Just like last year when the famous Galaxy Note 4 got accompanied by a special variant, the Note Edge, Samsung has a variant for the flagship Galaxy S6, and this is much more sexier. The Samsung Galaxy S6 Edge is definitely better looking of the two, but does it justify the price tag only with the design appeal?
I’ve used the Galaxy S6, and the S6 Edge for almost the same time and there are a few things that make me go against the S6 Edge. And that is not much to do with the price of the phone. A huge price drop to the flagship S6 doesn’t make the S6 Edge expensive. It might also see a price reduction any time soon, who knows?
What’s different between them?
Design and display: The beautiful look given by curved screens on both the sides of the S6 Edge, speaks a lot more than how it ends as a 2.5D glass would do, hugging the metal frame on the sides. On the sides of the Edge, there is a thin metal line that acts as a joint for the front curved glass, and the back glass plate. The Galaxy S6 looks more like a standard smartphone with glass body and metal panel, and it is the Galaxy S6 Edge that looks a lot different.
Size and weight: Not a big difference, but the Galaxy S6 with 6.8mm thickness is a little slimmer than the Edge at 7mm, though the Edge is lighter at 132gm, compared to the S6, which weighs about 140gm.
Battery capacity: Samsung managed to squeeze in a little more power, in the Galaxy S6 Edge. While for a flagship, the 2550 mAh non-removable battery doesn’t seem great in Galaxy S6, the Edge variant isn’t huge in any way, with a bump of just 50 mAh, making it a 2600 mAh battery.
Price: On-contract, or off-contract, the Samsung Galaxy S6 Edge is about $100 pricier than the standard S6. Through Sprint, AT&T, and Verizon, the contract price for S6 is $199, and for the S6 Edge is $299. Off-contract prices vary from carrier to carrier, and the difference is at least $100. In India, the price difference is huge, thanks to the price drop of S6, while the Edge has seen just a little change in price since its release in the market. It is about Rs. 10000 extra that you might need to shell out, in case you are looking at the Edge variant.
Personal user experience – What’s better?
The early views of mine had all praise and applause for the S6 Edge, for how it looks and how there is rarely something that matches up to this, for that dual-side curved screen. But after using the phone for a considerable amount of time, it seems logical to invest on the Galaxy S6, if you are deciding to go with a Samsung flagship this year.
Read our Samsung Galaxy S6 review to find out why we feel it is one of the best flagships this year, although battery woes and limited storage. Now, talking of how different they are with the comfort, the S6 Edge is not the easiest to hold, not the easiest to lift from a flat surface, and needs more attention for safety.
Attention for safety? actually yes. I haven’t dropped the Edge accidentally yet, but the curved screen always keeps me reminded about how it can take the impact and get cracked, even though it is a sturdy Gorilla Glass 4 screen protection. The Galaxy S6 is dropped not once but thrice, and luckily it was on the corner of metal frame, and that metallic part got a dent, but that extra metal isn’t on the S6 Edge, thus it could have been the glass on which the device would’ve fallen, if it was the S6 Edge in hand.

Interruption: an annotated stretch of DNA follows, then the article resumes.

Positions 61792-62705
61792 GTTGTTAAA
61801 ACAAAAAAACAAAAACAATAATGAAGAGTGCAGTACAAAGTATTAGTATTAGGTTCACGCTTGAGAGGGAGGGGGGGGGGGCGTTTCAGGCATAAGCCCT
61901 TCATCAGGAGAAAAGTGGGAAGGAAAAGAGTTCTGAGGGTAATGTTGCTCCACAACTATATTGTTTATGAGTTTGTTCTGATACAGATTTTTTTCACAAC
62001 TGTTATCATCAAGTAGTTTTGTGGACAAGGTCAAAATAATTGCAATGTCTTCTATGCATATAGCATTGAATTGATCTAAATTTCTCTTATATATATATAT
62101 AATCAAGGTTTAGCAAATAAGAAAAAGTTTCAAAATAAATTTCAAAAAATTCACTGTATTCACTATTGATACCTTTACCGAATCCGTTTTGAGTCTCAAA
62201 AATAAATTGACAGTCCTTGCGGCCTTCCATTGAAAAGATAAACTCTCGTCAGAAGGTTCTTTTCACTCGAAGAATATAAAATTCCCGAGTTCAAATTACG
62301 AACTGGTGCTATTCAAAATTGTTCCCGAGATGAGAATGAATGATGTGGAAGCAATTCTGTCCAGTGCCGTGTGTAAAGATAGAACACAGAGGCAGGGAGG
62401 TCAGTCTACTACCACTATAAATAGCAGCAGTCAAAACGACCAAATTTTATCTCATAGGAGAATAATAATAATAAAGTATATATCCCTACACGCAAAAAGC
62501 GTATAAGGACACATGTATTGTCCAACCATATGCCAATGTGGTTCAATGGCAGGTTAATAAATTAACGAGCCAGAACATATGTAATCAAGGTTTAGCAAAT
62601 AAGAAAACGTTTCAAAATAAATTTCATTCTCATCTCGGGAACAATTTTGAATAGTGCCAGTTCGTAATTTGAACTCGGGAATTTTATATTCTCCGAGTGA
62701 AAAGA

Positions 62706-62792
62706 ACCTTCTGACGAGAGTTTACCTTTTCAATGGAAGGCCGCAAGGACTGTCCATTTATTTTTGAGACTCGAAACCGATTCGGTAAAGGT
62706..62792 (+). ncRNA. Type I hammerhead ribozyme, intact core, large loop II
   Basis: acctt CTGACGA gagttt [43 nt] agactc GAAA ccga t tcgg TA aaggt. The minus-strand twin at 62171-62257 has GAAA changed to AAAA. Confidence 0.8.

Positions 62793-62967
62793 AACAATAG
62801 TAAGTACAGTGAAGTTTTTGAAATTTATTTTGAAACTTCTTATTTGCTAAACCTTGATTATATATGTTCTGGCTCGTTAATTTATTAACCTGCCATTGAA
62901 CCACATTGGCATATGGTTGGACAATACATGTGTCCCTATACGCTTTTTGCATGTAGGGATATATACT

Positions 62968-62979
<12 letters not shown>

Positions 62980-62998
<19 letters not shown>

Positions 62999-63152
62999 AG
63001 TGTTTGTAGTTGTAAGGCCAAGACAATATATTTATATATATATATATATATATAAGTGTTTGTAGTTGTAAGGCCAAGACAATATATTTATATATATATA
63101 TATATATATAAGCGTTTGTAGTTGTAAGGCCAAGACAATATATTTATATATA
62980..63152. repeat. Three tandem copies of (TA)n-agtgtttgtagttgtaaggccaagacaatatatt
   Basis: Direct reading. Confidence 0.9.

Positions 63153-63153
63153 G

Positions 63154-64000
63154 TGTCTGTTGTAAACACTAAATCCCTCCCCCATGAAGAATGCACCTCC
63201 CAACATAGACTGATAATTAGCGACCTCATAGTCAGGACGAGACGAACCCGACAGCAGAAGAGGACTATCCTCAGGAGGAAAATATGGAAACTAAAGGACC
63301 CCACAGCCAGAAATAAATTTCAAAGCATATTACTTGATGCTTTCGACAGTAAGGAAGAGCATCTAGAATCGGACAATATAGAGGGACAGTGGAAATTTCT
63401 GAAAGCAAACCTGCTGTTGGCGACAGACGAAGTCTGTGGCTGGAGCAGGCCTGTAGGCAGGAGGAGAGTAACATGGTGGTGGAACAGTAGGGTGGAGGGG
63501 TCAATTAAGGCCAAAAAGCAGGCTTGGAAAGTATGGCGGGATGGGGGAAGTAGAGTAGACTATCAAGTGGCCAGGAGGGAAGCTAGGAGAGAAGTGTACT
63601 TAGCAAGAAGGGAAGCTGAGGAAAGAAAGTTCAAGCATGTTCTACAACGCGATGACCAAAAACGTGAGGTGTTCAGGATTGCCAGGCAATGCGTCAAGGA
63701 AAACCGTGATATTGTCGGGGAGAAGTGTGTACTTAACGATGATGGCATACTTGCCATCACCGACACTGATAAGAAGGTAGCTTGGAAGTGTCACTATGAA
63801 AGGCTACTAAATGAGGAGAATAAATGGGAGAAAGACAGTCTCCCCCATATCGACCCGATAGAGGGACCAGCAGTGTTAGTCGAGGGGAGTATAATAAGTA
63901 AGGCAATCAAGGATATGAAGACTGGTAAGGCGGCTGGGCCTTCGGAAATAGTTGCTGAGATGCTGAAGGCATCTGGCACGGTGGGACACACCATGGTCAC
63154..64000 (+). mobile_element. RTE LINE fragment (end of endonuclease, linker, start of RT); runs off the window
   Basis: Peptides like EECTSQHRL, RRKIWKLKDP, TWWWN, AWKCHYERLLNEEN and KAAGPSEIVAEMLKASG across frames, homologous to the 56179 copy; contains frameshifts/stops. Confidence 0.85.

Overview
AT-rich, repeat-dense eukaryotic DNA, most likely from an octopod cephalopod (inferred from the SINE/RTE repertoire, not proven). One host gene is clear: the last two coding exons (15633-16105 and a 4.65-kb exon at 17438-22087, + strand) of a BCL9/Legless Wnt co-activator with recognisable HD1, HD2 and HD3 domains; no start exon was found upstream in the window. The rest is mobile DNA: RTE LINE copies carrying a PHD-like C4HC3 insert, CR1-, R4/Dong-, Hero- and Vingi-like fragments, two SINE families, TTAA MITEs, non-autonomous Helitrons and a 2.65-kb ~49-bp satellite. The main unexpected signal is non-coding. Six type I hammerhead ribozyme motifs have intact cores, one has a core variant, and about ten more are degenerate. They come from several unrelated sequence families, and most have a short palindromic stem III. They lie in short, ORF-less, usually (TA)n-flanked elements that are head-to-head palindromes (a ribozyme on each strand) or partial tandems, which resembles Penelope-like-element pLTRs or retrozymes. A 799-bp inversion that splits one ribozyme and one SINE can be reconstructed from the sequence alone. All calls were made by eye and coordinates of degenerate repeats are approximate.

Not the easiest to lift and hold? The frame on the side is quite narrow. If the S6 Edge is placed on a hard flat surface, a table for example, you might not be able to lift it up easily as gripping the phone isn’t as easy as it is with the wide edged Galaxy S6.
Usability on the screen: Reaching the corners was quite easy, because Samsung has chosen to keep the screen limited to 5.1-inch. But the edge screen on one side gets accidentally touched commonly. There are drawbacks, and advantages about this at the same time. The advantage is, you don’t see much content on the curved screen, and that same thing is a disadvantage too. Samsung’s Galaxy Note Edge was larger but had a lot of functions, shortcuts and tools. All those have been removed, and the curved screen is less with functionality, more with looks.
Does that extra battery matter? If you are choosing to use whatever the edge functionality is, you end up getting almost the same usage time because features like clock and news ticker on the curved screen come at a cost of some battery. If you aren’t using them, you are saving a little battery but were you spending that amount only for the looks?
End point – Which would I choose? S6 or the S6 Edge?
I’m very happy about the design, but so much for the curved screen that I might have to make a compromise with the comfort and safety, to choose a better looking device. Though, if you are someone who still cares mostly about the design because both are almost the same otherwise, you can take the S6 Edge and feel good that there is no competitive device from the other brands with such a design.
How should you choose one? Maybe your choices and use case might differ from mine. Thus, think about these things before making your choice. Is it okay for me to shell out the $100+ for the edge design? Will I be able to handle the S6 Edge properly? if not, I’ll need a case. If I’m using a case, is there a point in buying the S6 Edge?
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